John Donovan linked to this Forbes article, saying “This fixes ‘stuff’. It doesn’t fix the GO corps, nor fix the lost institutional knowledge won over decades. But, every journey begins with a single step. And I await (I have no doubt it’s forthcoming, in due course) the plan to fix our inarticulate strategic malaise.”
Secretary of Defense James Mattis has issued his initial campaign plan for rebuilding America’s military, pursuant to a presidential directive signed January 27. If Congress provides necessary funding, the Mattis plan would reverse a steady erosion of the joint force’s warfighting edge that resulted from caps on military spending during the Obama years. In fact, the plan may usher in a surge of spending on new military technology unlike anything seen since the Reagan years.
All four of the military services General Mattis oversees would get a boost, but the biggest beneficiary during President Trump’s tenure will be the service that is currently in the direst straits — the Army. That’s because the fixes the Army needs can be implemented more quickly than expanding the Navy’s fleet or fielding a new Air Force bomber. In fact, making the Army healthy again could be largely accomplished during Trump’s first term — which is a good thing since it is pivotal to deterring East-West war in Europe.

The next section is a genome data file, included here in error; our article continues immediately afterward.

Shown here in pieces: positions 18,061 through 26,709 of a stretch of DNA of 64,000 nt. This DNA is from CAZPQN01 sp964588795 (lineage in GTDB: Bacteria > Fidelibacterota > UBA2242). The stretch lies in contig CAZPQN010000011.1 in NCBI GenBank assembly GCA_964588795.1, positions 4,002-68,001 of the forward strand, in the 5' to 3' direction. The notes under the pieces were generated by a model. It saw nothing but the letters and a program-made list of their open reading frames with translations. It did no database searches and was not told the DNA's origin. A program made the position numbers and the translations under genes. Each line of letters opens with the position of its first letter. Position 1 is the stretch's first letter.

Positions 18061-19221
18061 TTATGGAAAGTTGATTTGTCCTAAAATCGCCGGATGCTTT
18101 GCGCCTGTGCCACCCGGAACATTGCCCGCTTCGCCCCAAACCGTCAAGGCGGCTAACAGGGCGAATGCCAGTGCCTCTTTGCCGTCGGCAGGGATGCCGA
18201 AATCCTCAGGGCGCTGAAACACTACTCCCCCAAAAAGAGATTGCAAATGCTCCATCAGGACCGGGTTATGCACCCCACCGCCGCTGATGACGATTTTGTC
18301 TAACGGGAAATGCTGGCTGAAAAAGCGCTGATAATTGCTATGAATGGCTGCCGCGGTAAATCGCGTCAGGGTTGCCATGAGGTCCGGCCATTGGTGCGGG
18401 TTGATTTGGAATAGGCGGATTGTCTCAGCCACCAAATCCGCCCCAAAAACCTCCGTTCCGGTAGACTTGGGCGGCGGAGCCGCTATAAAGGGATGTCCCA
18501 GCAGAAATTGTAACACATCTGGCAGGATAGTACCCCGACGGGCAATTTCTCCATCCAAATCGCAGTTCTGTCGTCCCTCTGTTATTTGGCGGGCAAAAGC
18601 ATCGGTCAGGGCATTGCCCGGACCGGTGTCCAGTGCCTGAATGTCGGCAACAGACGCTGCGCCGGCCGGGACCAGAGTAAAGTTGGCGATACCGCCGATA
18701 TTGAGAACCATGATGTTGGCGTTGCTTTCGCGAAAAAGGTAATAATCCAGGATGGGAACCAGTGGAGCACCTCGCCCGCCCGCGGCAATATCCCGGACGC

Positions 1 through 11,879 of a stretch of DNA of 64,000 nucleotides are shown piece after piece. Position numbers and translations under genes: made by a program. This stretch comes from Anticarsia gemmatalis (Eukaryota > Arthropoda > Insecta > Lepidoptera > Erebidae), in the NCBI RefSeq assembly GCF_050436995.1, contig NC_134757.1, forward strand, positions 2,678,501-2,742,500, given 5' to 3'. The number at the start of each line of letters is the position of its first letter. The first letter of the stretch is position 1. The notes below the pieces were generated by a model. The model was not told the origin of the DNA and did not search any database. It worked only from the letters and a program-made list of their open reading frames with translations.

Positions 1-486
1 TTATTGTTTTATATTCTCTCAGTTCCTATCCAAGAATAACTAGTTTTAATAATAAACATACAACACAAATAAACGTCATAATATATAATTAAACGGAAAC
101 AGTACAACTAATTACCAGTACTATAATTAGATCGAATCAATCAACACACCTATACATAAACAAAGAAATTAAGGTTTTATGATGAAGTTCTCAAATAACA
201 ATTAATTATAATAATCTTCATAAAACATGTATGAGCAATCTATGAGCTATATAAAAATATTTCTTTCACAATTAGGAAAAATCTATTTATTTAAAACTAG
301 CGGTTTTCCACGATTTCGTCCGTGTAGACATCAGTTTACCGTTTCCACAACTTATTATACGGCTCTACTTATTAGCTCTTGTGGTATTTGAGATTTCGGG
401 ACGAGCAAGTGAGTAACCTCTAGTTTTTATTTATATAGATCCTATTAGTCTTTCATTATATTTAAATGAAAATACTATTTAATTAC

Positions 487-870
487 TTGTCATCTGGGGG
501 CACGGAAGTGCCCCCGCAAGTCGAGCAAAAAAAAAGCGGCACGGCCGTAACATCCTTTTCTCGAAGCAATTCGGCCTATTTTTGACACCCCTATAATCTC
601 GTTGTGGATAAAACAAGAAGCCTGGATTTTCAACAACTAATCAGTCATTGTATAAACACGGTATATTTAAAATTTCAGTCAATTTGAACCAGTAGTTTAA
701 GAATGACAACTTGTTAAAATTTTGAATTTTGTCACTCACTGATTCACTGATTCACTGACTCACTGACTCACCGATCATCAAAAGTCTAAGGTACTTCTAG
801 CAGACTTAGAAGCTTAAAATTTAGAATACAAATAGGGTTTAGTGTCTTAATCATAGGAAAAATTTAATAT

The Mattis campaign plan consists of three steps, aimed at quickly closing readiness gaps and then building up capability. Like I said, the Army benefits most in the near term because what it needs can be fielded fairly fast. Step One in the Mattis plan is to deliver to the White House by March 1 proposed changes to the 2017 budget fixing readiness shortfalls across the joint force. Readiness includes everything from training to maintenance to munitions stocks.
Step Two, delivered to the White House by May 1, would rewrite the 2018 military spending request for the fiscal year beginning October 1 to buy more munitions, invest in critical enablers, grow the size of the force, and fund demonstration of new capabilities. Step Three, based on a revised national defense strategy, would lay out a comprehensive military modernization program for the years 2019-2023. The revised strategy would include a new “force sizing construct” that would boost the size of all the services, but especially the Army.
It’s odd to hear the world’s largest and most capable military power being described in terms that would more accurately describe, say, the Canadian Army: “So if Congress goes along, the Mattis campaign plan is eminently feasible, and the U.S. Army in particular can be brought back from the brink.”